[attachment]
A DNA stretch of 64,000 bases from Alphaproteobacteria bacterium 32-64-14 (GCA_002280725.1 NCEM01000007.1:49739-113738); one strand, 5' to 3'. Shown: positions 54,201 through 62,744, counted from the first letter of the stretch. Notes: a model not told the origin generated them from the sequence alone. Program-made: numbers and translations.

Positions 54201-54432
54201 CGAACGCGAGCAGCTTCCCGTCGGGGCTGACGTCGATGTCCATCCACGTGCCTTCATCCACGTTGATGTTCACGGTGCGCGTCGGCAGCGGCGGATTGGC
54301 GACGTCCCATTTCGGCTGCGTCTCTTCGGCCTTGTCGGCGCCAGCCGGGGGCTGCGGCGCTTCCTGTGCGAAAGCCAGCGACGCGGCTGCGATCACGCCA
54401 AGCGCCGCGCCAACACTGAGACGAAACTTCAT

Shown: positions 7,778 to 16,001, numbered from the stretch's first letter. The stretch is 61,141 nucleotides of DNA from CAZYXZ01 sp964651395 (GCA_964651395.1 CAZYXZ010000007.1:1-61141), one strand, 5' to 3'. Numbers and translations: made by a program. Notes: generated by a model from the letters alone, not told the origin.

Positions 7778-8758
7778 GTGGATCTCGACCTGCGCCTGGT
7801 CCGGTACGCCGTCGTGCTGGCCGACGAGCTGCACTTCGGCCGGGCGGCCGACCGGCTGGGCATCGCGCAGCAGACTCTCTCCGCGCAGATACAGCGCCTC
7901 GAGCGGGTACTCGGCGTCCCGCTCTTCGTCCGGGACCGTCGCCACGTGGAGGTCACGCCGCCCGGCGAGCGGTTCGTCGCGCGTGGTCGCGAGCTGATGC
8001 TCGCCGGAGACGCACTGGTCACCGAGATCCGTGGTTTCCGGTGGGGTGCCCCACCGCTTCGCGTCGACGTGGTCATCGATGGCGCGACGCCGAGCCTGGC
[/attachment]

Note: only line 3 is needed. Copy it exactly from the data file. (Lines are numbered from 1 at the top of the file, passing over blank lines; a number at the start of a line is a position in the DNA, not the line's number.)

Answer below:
54201 CGAACGCGAGCAGCTTCCCGTCGGGGCTGACGTCGATGTCCATCCACGTGCCTTCATCCACGTTGATGTTCACGGTGCGCGTCGGCAGCGGCGGATTGGC